November 27, 2012 | 3:05 am
The Egyptian president's new power grab is hardly unexpected given the modus operandi of the Muslim Brotherhood, writes Eric Trager of the New Republic.
The Brotherhood, in other words, does not tolerate pluralism—it methodically works to extinguish it. In this vein, when a number of its most prominent youth activists— including organizers of the January 2011 anti-Mubarak uprising—disagreed with the Brotherhood’s decision to form a single political party after last year’s revolution, they were banished. Similarly, when longtime Brotherhood leader Abdel Monem Abouel Fotouh decided to run for president at a time when the organization had decided against fielding a candidate, he was banished. And when some Brotherhood youths supported Abouel Fotouh’s campaign, they were banished as well.
Writing in the National Interest, Rafael D. Frankel argues that the eruptions of violence between Israel and Hamas are part of an ongoing cycle.
Unlike strategic deterrence, a paradigm of total deterrence such as that which existed between the United States and Soviet Union, tactical deterrence is not perfect. Rather, it is defined by dramatically reduced rates and types of violence by the non-state group, punctuated by periods of fighting where the defending state must “update” its deterrence. The state does so by reminding the challenging non-state group that it must “settle down” or risk serious, long-term damage. In the case of Israel’s deterrence against Hamas and Hezbollah, this fits the pattern of some kind of major escalation once or twice per decade.
Controlling its air, sea and land borders, Israel cannot disavow its responsibilities to the Gaza Strip, writes Akiva Eldar in Al-Monitor.
According to international humanitarian law, the "effective control" of territory that a country acquires beyond its sovereign boundaries as a result of an armed conflict does not mandate a permanent military presence throughout all sections of the occupied regions. Israel continues its absolute rule over the continental borders of the Strip, its airspace, coasts and marine space. This control has direct implications on the ability of the Gaza Strip inhabitants to conduct their lives. Therefore, Israel continues to bear responsibility for the residents of the Gaza Strip and for any of its failures that adversely affect the human rights of these residents.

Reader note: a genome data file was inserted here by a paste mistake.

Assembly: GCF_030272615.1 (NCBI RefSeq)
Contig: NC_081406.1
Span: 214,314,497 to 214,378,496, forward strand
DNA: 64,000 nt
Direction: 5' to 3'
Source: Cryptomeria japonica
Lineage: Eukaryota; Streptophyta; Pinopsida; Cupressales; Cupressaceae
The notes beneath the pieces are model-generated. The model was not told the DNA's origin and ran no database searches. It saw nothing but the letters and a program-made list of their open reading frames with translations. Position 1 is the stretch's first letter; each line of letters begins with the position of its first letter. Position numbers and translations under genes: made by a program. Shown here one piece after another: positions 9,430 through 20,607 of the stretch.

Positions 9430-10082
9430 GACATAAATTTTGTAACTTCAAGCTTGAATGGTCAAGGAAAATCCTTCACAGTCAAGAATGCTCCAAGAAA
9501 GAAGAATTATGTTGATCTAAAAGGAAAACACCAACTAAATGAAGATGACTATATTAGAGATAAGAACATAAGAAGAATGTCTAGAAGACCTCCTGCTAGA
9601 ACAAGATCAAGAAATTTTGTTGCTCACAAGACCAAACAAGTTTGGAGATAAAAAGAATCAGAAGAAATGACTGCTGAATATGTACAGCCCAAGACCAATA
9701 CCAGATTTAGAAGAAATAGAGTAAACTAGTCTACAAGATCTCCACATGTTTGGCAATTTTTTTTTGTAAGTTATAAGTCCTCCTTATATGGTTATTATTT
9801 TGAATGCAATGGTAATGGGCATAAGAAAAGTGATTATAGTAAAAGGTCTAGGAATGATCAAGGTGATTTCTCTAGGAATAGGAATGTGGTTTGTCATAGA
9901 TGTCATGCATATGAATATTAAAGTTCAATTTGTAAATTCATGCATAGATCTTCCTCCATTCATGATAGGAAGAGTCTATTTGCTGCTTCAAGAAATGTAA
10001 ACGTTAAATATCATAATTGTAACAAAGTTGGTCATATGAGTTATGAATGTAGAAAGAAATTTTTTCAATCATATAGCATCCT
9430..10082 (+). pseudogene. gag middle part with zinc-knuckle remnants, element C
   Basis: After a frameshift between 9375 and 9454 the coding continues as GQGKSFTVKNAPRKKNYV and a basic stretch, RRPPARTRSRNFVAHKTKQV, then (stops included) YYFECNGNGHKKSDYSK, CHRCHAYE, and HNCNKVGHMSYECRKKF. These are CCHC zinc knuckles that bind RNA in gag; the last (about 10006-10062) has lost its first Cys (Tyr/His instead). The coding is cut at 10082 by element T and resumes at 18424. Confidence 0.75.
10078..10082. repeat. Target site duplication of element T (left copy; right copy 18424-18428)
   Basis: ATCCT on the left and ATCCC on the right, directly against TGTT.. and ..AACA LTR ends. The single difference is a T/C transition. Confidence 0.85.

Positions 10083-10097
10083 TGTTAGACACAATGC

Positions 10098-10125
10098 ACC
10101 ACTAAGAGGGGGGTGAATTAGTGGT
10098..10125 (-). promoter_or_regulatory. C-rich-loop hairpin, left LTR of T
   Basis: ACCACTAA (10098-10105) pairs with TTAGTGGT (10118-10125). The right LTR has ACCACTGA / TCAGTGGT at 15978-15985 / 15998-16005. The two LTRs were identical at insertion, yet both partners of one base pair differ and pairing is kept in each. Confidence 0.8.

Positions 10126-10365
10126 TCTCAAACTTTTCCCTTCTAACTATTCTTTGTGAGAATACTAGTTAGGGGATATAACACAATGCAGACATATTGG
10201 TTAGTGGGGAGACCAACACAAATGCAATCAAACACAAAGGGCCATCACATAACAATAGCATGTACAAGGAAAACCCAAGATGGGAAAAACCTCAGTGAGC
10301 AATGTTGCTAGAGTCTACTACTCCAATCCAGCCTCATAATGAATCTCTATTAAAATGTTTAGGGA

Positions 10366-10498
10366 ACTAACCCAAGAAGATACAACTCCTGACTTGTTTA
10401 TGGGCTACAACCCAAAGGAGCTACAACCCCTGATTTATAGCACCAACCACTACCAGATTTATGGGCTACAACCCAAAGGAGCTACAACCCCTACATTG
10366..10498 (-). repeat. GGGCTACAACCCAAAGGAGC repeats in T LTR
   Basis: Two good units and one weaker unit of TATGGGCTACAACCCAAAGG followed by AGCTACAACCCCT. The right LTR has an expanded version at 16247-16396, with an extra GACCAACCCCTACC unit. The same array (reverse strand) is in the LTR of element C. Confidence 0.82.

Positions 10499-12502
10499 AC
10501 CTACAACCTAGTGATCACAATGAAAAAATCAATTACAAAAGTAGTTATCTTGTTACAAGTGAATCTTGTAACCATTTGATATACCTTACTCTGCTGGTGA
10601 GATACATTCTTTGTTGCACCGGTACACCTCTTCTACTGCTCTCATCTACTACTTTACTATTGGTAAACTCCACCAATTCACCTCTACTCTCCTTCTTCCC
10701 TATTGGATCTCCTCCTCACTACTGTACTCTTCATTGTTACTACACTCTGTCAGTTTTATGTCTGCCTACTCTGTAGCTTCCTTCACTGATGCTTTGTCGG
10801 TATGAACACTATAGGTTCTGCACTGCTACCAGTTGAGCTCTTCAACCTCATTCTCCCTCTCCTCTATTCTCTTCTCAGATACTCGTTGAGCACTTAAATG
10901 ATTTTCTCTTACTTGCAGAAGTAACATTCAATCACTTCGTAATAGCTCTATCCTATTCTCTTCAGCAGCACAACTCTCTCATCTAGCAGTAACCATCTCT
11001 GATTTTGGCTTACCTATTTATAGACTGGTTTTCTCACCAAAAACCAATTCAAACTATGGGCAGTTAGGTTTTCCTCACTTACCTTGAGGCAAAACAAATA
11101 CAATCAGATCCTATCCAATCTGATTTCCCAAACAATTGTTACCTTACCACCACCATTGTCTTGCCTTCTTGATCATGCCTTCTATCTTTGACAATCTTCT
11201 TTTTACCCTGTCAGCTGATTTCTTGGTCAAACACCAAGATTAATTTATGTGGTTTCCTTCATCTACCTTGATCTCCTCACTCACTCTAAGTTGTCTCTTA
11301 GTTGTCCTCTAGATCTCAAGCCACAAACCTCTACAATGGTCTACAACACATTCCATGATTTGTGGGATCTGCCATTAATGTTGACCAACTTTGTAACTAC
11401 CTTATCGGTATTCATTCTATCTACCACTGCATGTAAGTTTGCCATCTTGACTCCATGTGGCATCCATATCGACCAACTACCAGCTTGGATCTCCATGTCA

Foreign Policy presents its annual list of the world's influential figures, this year including Barak, Netanyahu, ex-Mossad chief Dagan and ex-Shin Bet director Yuval Diskin.
lmost single-handedly, Israeli Prime Minister Benjamin Netanyahu and Defense Minister Ehud Barak have wrenched the world's attention toward the apocalyptic potential of a nuclear Iran. "Today a great battle is being waged between the modern and the medieval," Netanyahu said at the United Nations in September. "At stake is not merely the future of my country. At stake is the future of the world."
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